How to Use an Instrument Driver in LabVIEW Tutorial

Publish Date: Apr 21, 2015 | 40 Ratings | 3.12 out of 5 | Print | 3 Customer Reviews | Submit your review

Table of Contents

  1. Overview of Instrument Drivers
  2. Using an Instrument Driver in LabVIEW
  3. Related Links

1. Overview of Instrument Drivers

An instrument driver is a set of software routines that control a programmable instrument. Each routine corresponds to a programmatic operation such as configuring, reading from, writing to, and triggering the instrument. Instrument drivers simplify instrument control and reduce test program development time by eliminating the need to learn the programming protocol for each instrument.

National Instruments provides instrument drivers for a wide variety of instruments; these instrument drivers are written in LabVIEW and/or LabWindows/CVI and use either the Virtual Instrumentation Software Architecture (VISA) or the Interchangeable Virtual Instrument (IVI) protocol.

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2. Using an Instrument Driver in LabVIEW

In LabVIEW, an instrument driver is a set of VIs that communicates with an instrument. Each VI corresponds to a programmatic operation, such as configuring, reading from, writing to, and triggering an instrument. LabVIEW instrument drivers simplify instrument control and reduce test program development time by eliminating the need for you to learn the complex, low-level programming commands for each instrument.

Where to Find Instrument Drivers and How to Download Them

You can find and download instrument drivers two different ways. If you are using LabVIEW 8.0 or later, the easiest way is to use the NI Instrument Driver Finder. If you have an older version of LabVIEW, then you can use the Instrument Driver Network (IDNet).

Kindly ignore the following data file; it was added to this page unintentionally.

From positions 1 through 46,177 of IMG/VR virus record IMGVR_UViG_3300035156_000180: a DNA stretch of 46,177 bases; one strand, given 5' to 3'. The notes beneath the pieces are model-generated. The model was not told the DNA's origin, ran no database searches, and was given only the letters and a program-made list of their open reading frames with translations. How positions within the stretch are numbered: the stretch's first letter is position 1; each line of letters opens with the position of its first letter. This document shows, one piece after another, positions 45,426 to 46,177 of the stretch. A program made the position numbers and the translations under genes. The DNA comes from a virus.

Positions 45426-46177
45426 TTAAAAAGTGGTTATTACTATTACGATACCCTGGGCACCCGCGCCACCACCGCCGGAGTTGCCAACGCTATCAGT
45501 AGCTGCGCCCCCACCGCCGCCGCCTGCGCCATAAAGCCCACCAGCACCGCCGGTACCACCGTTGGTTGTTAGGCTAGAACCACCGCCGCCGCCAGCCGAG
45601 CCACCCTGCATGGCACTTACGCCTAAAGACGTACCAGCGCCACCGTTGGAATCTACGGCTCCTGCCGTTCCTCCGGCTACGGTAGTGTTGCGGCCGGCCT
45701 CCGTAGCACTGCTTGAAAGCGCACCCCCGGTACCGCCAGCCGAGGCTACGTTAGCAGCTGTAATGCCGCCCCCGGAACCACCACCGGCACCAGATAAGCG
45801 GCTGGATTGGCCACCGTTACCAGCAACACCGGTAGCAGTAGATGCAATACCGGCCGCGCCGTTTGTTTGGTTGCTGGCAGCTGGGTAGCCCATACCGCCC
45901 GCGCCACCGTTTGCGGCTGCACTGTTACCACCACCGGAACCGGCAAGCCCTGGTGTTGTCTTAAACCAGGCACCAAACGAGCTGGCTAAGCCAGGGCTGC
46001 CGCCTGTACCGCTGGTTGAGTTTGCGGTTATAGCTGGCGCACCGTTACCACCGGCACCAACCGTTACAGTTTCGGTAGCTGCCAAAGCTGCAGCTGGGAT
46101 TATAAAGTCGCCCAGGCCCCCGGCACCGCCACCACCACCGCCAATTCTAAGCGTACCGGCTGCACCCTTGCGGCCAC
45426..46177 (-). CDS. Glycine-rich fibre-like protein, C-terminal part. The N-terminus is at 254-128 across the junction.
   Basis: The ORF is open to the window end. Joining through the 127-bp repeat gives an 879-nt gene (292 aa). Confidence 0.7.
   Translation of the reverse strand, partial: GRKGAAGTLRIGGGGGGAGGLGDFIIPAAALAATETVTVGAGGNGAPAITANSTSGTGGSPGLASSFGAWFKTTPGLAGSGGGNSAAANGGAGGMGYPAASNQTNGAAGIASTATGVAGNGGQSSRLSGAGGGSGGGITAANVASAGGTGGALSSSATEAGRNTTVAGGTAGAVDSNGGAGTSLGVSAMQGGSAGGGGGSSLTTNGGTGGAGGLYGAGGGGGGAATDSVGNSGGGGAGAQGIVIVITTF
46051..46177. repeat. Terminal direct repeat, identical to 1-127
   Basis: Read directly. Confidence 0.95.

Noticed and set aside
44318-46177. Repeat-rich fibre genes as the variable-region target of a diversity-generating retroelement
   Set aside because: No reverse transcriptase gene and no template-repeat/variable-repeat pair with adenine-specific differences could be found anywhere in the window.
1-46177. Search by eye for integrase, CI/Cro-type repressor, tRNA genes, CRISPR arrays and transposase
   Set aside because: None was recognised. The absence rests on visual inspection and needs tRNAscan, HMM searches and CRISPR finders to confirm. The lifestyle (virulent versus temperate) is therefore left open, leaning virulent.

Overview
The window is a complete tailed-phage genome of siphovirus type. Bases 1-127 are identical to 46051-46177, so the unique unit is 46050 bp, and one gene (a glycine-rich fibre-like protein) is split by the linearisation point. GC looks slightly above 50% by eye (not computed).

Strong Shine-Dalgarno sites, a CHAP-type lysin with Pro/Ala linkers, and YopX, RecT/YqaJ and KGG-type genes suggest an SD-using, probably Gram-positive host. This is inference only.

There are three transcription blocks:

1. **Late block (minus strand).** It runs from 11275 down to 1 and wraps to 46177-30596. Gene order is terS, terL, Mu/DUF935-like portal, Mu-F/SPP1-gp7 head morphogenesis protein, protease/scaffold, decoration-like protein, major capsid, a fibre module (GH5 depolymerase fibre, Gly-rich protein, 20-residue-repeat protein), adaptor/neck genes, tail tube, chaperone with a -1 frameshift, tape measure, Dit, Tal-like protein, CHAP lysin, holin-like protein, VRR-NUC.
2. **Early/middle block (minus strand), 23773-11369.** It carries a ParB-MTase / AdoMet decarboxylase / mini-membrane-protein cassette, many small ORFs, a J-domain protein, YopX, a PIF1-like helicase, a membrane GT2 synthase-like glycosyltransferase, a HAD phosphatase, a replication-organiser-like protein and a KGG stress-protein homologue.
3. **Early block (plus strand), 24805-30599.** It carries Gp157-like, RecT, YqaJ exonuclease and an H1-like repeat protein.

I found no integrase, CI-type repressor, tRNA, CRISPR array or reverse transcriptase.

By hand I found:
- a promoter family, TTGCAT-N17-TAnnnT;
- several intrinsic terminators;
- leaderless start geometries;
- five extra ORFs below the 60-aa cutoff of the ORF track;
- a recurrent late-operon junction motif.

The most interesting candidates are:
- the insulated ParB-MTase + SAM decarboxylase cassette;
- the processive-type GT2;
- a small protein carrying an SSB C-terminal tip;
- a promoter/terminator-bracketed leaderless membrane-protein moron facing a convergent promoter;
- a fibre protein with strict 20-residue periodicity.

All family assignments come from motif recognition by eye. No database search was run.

Use the NI Instrument Driver Finder to find, download, install, and access LabVIEW Plug and Play drivers for an instrument. Select Tools»Instrumentation»Find Instrument Drivers to launch the Instrument Driver Finder. This tool searches IDNet to find the specified instrument driver. Refer to the figure below to see how to launch the NI Instrument Driver Finder from LabVIEW.

Figure 1. Launching the NI Instrument Driver Finder

The alternative to using the NI Instrument Driver Finder is to go directly to the Instrument Driver Network and search for your instrument driver there. You can find drivers for over 6000 instruments on this site. For more information, visit the Instrument Driver Network.

LabVIEW Instrument Driver VIs and Examples

In LabVIEW 2010 and later, after the instrument driver installs, you can use the Instrument Driver Finder to access the instrument driver VIs. You also can use the Instrument Driver Finder to open example programs covering everything from analysis and presentation to using your instrument driver.
Figure 2. NI Instrument Driver Finder in LabVIEW 2010